The Energizer

Resilient Insights for Work & Life

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Our Common Fate Can Be Eased Through Singing

By Eileen McDargh - Monday, December 31, 2018

  

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The GREATEST HOLIDAY GIFT – YOU!

By Eileen McDargh - Monday, December 24, 2018

I have no clue who sent me this statement from Gregory Norbert, a Benedictine. I just found it in an old file. It grabbed my heart like ivy tenaciously clinging to a stucco wall. The words ring true and sweet and important at the close of a year filled with too much bitterness, division and rancor.

The best we have is each one of us. All of you who touch my life in so many ways are part of the texture that helps me breathe, create, cry and play. My beloved family, my extended family, my dear colleagues, my readers, my audiences, and clients who are always much more than “clients”…

Listen to what I would say through Father Norbert:

I want to say something to all of you who have become a part of the fabric of my life.

The color and texture which you brought into my being have become a song and I want to sing it forever.

There is an energy in us which makes things happen when the paths of other persons touch ours and we have to be there and let it happen.

When the time of our particular sunset comes.

Our thing, our accomplishment won’t really matter a great deal.

But the clarity and care with which we have loved others will speak with vitality of the great gift of life we have been for each other.

Gregory Norbet, OSB

Happy Holidays to all. Remember, God gave us memories so we might have roses in Winter.

 


 

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Walk Too Fast. You’ll Miss What’s at Your Feet

By Eileen McDargh - Monday, December 17, 2018

Cajas National Park is a high-altitude area west of Cuenca, Ecuador. It’s known for trails through evergreen cloud forests and hundreds of lakes. It’s also home to a rich variety of wildlife including Andean condors, giant hummingbirds and raccoon-like coatis—none of which we saw in our last hike before returning to California.

In fact, our little band of explorers kept looking outward to the sky or into the forests, moving quickly along a trail. Maybe because I was the shortest of our group, my gaze seemed to fall downward. It was also imperative as I often can move too fast and end up sliding down an embankment or doing a face plant.

But in the Cajas, Mother Nature decided to give me a lesson and reward me for looking down.There, hidden among the foliage was the tiniest yellow/red blossom – a Sarazhima flower. Apparently, the bud never opens but just bobs it’s balloon-like head in the winds that cross the Cajas.  Further inspection in a forest revealed a carpet of green-on-green grasses that looked more like starbursts. I called to my buddies to come see what a slow pace and a ground-focused gaze brought.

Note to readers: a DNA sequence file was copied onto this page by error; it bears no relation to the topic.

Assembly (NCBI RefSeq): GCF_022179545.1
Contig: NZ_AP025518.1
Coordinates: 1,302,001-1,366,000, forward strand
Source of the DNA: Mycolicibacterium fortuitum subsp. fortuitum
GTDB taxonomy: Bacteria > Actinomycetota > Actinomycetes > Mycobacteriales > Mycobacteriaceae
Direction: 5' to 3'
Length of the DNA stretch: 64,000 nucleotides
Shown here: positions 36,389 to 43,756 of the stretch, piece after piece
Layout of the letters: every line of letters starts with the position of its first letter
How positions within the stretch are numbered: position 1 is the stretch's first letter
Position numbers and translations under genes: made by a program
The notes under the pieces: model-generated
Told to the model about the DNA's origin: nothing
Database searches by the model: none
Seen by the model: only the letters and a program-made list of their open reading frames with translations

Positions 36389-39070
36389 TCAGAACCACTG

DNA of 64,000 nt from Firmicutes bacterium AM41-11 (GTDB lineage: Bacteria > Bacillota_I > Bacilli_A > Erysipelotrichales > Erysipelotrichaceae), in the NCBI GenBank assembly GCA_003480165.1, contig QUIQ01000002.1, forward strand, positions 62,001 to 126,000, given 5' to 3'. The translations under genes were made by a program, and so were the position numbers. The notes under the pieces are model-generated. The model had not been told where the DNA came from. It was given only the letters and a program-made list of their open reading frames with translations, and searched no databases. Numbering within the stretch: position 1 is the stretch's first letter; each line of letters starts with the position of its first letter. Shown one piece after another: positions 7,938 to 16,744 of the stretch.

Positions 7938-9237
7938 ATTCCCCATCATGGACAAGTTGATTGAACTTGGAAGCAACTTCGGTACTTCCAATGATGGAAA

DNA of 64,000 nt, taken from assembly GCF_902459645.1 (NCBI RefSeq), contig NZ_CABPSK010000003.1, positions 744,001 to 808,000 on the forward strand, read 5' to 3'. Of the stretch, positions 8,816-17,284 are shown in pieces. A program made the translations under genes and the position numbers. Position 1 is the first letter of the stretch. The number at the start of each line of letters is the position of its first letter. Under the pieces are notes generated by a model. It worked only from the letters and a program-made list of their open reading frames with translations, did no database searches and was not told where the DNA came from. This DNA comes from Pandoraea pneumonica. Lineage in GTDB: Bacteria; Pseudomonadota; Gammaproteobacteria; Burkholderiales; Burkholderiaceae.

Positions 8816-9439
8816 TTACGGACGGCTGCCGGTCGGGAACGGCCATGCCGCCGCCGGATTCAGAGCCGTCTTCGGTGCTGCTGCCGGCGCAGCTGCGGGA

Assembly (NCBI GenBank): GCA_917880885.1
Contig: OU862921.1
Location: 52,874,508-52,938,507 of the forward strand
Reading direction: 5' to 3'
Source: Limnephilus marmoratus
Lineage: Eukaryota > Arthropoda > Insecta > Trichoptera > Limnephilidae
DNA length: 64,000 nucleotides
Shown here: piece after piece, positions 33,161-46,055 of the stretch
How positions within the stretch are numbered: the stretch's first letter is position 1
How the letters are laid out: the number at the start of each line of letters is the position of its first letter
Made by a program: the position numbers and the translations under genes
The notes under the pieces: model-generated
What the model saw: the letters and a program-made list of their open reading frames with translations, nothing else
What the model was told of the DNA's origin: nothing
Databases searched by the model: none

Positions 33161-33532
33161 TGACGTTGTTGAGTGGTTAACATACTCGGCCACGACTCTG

The more I pondered these tiny plants, the more an insight appeared. How often do I (perhaps you) look outward to “the goal”, keeping count of how far I have to go and focusing on the outcome? What do I miss by not slowing down, by not taking stock of what is in my present moment?

As we approach the holiday with all its busyness, I want to be conscious of what is at my feet. The upcoming dinner and guests will arrive in due time. But right now, it is only what I see in the present that has true meaning.

What do you see right where you stand? What does this moment hold for you? It is the only one we own.

 

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Resilient Parents Transform Grief into Goodness and Pain into Possibility

By Eileen McDargh - Monday, December 10, 2018

It was the bright yellow van with bumblebees on it that captured my attention as I walked from the conference center back to my hotel in Dublin. The women lining up to go into the van must have recognized my picture from the conference brochure and invited me into their experience—an experience that left me crying in sorrow as well as amazement.  

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Machaku Yaku - From The Amazon Headwaters To My Heart

By Eileen McDargh - Monday, December 03, 2018
“It is only with the heart that one can see rightly; what is essential is invisible to the eye."  

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